This is not completely unique to this game though. The idea of other parallel worlds existing has been blatantly mentioned in previous games, including the first two, Suikogaiden II, Suikoden IV and Tactics. Some stars of those games are theorized to be from other worlds, but this idea was never the focus of any of the stories from those games, just one piece of a massive puzzle. Tierkreis is completely focused on not only the fact that these parallel worlds exist, but how they are related to each other.

The lack of tactical battles really hurts the feeling of grandeur that previous games give. Going into a different screen where there are units to maneuver, tactics, and strategy to earn a victory is just much more satisfying. In Tierkreis you usually make one to three parties and each one gets a couple normal battles, maybe a boss battle, and then you’re on your way.

The music is a big step down from the main series. Short loops make their return from the first Suikoden, but each area gets its own unique tracks. The visuals are quite nice for a handheld of the time, and most characters have multiple pieces of art to represent different emotions and facial expressions. The game even has voice acting! I do not care much for the voice acting on the main characters. It sounds like somebody gave the VA for the main character an extra $20 to say all of his lines as fast as possible, so he is hard to understand since words fly out of his mouth. He also has a lame catchphrase: “We don’t know what’s going to happen until we try!” That might make some more sense after you play the game though. The others range from good to mediocre, but with the game’s budget this is probably better than one might expect.

Overall Tierkreis is a fine game for what is offered here. It works well, the story is a bit simpler than the main series entries, but it is worth a look even if you’re not a fan and are looking for a fun RPG to play on the go. If you’ve played the main games before this may feel underwhelming with all the changes and omissions, but the game is fine for what it tries to do and give the player. The story works well, but the localization is quite messy at times with punctuation, spelling, and grammar mistakes fairly consistent throughout the game.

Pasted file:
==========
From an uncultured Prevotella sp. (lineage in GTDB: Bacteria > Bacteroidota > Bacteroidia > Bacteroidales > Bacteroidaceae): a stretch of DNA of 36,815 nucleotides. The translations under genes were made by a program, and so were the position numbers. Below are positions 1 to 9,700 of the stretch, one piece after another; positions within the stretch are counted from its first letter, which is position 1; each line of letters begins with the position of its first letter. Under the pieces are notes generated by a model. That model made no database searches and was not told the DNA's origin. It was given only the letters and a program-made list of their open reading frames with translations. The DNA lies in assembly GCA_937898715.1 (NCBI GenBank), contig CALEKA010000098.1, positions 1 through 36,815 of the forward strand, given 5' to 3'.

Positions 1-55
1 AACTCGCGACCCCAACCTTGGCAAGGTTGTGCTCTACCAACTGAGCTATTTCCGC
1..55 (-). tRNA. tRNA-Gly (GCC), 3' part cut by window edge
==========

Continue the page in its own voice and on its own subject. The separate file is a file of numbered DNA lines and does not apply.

Psychotic Reviews: The Legend of Oasis

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The Legend of Oasis is the followup/prequel to Beyond Oasis. It was also developed by Ancient and composed by the studio’s founder Yuzo Koshiro. It was released in 1996 for the Sega Saturn and was built off of the same engine that powered Beyond Oasis (The Story of Thor for those outside North America). The Legend of Oasis keeps the same feeling and exploration style of the first game while introducing new puzzles and a new map.

The Legend of Oasis features beautiful, hand drawn 2D art and characters and shows off the system’s 2D capabilities quite well. The first game looked great on the Genesis, and the followup also looks great on the Saturn. Despite being scored by Koshiro, the music seems to take a backseat for the most part. Its rather quiet and reserved, and there are long pauses between tracks, even when the track is on a loop. The voice samples used are of high quality and Koshiro makes good use of the available CD audio, both of which put his accomplished sound design abilities on display.

In The Legend of Oasis, there are more spirits to recruit and use. On top of the original four from Beyond Oasis (Bow was renamed to Bawu for this game), there are two additional spirits, Brass and Airl. Brass has the power of sound, which can shatter crystals and break up electrical currents, and Airl has the power of air. The four returning spirits play the same roles as they did in Beyond Oasis. Bawu has some added voice samples including a chuckle when he gets bored and a sigh when he doesn’t have anything to eat.

One significant change in The Legend of Oasis is that weapons no longer break, and level up by finding newer versions of them in dungeons. There are also scrolls that unlock special abilities for the weapons, and orbs which can power them. The use of food items has also changed in that now you are instantly healed when you pick them up instead of being stored as inventory items to use when you need them.

Unlike the first game, there is a much greater emphasis on the dungeons instead of a more balanced mixture between dungeon diving and overworld exploration. I feel like this is a step back, given that the outdoor areas in Beyond Oasis were filled with secrets and mini games. The overworld also served as a great way to separate dungeons from each other and give the player some breathing room. In The Legend of Oasis there are dungeon entrances within the depths of other dungeons, such as Shade’s Shrine of Darkness located within Brass’ Forest of Sound.

Overall, it feels like The Legend of Oasis was a step down from its Genesis predecessor. The Story of Thor series was laid to rest in only two games and ended on a rather mediocre adventure. However, one highlight of this game is that it does show you how the additional two spirits were to be used, since that weren’t in the Genesis game.